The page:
Nick Earls was born in Northern Ireland and moved with his family to Australia in 1972. He was educated at the Church of England Grammar School and graduated from the University of Queensland in 1986 with an honours degree in medicine. During the late 1980s and early 1990s he worked in general practice, hospitals and for an insurance company while building his career as a writer.
Earls published a book of poems in 1985 and a collection of short stories in 1992, but he attracted most attention when he published Zigzag Street and the young adult novel After January in 1996. Earls won several prizes for these works and has since pursued a career that produces fiction for adults and young adults. He won more awards for the young adult novel 48 Shades of Brown (1999) and has built a substantial following with adult novels like Bachelor Kisses (1998) and Perfect Skin (2000). Widely admired for the comic elements of his fiction, Earls has performed some of his works at festivals. Some of his works have been adapted for the theatre and several screenplays are also under development. He has written a number of plays that have been performed in Australia and England.
Earls has also written jingles, comedy scripts and corporate videos. He has been involved with several charities and has assisted with the marketing of his home-town Brisbane. In 2006 Earls was named Queensland's Multicultural Champion in recognition of his 'energetic and passionate advocacy for the rights of refugees and the disadvantaged' and also The University of Queensland's 2006 Alumnus of the Year.
New Boy2015single work children's fiction children's
'Adjusting to a new country and a new school was never going to be easy for Herschelle. The food is strange, it's so different to South Africa and, worst of all, no one understands the Aussie slang he's learnt on the web.
'But it's the similarities that make things really hard. Herschelle will have to confront racism, bullying and his own past before Australia can feel like home . . .
'A moving, funny new novel by one of Australia's best-loved authors.' (Publication summary)
'Do you ever feel like you might have just one more chance to get on top of your life and make things happen?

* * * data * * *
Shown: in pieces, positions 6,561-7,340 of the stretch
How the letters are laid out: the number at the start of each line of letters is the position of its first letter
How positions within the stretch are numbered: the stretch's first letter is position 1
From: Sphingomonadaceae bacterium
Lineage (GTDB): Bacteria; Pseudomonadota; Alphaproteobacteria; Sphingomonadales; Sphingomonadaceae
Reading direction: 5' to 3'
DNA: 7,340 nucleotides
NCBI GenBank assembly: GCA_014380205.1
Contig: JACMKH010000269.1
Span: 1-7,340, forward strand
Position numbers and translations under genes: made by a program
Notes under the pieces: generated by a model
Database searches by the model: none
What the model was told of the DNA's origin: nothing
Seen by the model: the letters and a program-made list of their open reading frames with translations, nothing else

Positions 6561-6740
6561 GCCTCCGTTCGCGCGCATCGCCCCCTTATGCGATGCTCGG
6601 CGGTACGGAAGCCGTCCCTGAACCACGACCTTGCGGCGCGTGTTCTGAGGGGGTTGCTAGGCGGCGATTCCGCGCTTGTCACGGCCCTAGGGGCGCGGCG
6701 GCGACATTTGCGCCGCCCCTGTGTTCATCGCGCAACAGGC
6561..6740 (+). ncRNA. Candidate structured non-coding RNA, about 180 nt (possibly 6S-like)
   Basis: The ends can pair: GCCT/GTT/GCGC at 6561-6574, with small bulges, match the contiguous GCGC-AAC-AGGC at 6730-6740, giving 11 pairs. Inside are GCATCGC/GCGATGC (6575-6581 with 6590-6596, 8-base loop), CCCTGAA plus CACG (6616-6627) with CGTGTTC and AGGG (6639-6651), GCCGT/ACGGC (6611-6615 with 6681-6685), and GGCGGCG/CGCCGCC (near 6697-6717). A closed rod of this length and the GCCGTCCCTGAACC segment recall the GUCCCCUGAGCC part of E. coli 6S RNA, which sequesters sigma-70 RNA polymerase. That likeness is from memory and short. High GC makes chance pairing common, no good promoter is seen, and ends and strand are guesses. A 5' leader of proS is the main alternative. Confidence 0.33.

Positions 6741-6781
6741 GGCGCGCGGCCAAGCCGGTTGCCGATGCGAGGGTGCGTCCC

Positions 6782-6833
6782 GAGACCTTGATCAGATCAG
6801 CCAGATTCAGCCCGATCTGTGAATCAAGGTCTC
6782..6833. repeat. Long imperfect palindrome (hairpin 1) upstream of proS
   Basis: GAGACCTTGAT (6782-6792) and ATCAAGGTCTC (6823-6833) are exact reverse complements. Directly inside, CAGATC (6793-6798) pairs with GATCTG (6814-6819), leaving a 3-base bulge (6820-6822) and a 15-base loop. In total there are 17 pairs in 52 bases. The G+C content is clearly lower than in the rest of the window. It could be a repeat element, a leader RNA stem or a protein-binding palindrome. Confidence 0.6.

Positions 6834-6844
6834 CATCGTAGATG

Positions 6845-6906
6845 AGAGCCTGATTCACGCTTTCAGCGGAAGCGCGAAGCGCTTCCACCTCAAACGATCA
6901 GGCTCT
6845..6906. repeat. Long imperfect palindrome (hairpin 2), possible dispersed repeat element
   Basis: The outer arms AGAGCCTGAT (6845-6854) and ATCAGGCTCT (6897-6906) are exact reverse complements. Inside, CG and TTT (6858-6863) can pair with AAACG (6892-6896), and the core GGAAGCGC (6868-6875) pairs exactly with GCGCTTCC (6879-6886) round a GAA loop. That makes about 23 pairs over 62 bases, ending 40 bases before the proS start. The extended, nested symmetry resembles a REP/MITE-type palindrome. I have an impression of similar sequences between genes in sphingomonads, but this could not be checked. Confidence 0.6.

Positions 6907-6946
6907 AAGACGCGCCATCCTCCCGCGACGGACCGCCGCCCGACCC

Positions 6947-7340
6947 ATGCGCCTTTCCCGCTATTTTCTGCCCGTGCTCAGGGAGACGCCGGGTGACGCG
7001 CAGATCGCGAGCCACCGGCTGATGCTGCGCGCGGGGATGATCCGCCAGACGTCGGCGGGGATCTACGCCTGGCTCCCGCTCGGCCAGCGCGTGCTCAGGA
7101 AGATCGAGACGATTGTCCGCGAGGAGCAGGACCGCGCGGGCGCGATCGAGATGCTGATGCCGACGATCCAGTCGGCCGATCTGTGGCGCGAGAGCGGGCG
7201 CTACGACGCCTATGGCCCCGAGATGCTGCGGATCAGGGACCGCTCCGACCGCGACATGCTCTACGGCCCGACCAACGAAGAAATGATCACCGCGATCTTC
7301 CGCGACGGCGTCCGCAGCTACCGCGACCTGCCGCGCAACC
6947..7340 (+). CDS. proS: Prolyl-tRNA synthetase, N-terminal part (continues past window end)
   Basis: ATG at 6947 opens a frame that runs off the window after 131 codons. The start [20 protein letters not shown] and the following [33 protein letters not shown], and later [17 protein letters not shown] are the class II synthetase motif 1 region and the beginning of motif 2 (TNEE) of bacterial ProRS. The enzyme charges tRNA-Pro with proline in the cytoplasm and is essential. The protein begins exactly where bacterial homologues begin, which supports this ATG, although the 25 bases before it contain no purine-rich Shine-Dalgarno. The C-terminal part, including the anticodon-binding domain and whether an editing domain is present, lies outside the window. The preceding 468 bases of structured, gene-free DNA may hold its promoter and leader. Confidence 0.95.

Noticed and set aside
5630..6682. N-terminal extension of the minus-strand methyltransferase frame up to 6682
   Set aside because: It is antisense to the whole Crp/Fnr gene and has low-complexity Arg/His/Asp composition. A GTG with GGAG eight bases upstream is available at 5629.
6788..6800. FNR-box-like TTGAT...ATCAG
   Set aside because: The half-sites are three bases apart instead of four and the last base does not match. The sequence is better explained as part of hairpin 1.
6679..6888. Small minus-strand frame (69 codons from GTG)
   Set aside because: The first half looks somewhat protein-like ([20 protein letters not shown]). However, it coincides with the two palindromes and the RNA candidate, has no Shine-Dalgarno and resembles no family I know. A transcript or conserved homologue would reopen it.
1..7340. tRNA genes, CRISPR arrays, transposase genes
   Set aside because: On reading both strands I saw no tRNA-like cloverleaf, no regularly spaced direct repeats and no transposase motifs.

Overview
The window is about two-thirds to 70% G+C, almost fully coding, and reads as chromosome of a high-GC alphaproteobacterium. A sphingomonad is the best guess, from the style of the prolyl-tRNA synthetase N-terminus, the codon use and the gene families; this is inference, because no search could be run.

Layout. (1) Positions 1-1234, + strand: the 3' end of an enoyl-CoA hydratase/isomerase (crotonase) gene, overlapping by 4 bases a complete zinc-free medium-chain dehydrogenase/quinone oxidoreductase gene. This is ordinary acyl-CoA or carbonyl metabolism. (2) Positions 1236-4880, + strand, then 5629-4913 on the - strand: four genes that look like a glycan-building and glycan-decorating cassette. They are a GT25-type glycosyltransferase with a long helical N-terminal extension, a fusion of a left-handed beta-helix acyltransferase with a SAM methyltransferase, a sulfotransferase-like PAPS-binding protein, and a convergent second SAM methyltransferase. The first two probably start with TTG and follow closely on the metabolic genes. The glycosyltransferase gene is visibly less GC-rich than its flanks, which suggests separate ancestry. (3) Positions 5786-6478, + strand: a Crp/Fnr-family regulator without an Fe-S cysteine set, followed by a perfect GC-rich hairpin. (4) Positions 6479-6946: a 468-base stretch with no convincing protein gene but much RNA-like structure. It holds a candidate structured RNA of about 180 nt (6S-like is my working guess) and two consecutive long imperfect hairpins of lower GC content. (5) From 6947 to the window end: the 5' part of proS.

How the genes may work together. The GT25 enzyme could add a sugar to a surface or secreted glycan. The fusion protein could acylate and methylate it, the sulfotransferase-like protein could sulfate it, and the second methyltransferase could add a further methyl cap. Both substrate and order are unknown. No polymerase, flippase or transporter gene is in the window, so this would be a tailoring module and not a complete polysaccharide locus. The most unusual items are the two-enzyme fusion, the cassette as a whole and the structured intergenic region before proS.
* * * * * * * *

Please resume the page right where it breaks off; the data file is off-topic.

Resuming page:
'They're starting to feel like Analogue Men trying to make sense of a digital age.
'Andrew Van Fleet is 49 and feeling 50 closing in. He's bailed out of his private equity job for something that'll let him spend more time at home, but the house is overrun by iPads and teenage hormones and conversations that have moved on without him. Plus his ailing father is now lodged in the granny flat, convalescing from surgery and with his scrappy bulldog in tow.
'And then there's Brian Brightman, the expensive fading star at the radio station Andrew's signed up to manage, whose every broadcast offers fresh trouble. He's 49 too and, like Andrew, starting to wonder if the twenty-first century might prove to be his second best.' (Publication summary)
The Curious Dictionary2012single work children's fiction children's adventure fantasy 'From award-winning author Nick Earls and illustrator Terry Whidborne comes a mysterious, action-packed series for the word nerd in us all.
Lexi and Al Hunter are twins with almost nothing in common - except their parents and their birthday! At school Lexi hangs with her friends in the cool crowd, while Al hides in the library reading about history, battles and faraway places.
When the twins stumble upon an old dictionary their world as they know it changes. They are blasted into history to hunt down the words that threaten to vanish from our past and our present. Their lives and the future of the world are at stake. Can they find a way back home? Or will they be trapped in the past forever? Now more than ever, they need to depend on each other if they want to survive.' (Publisher's blurb)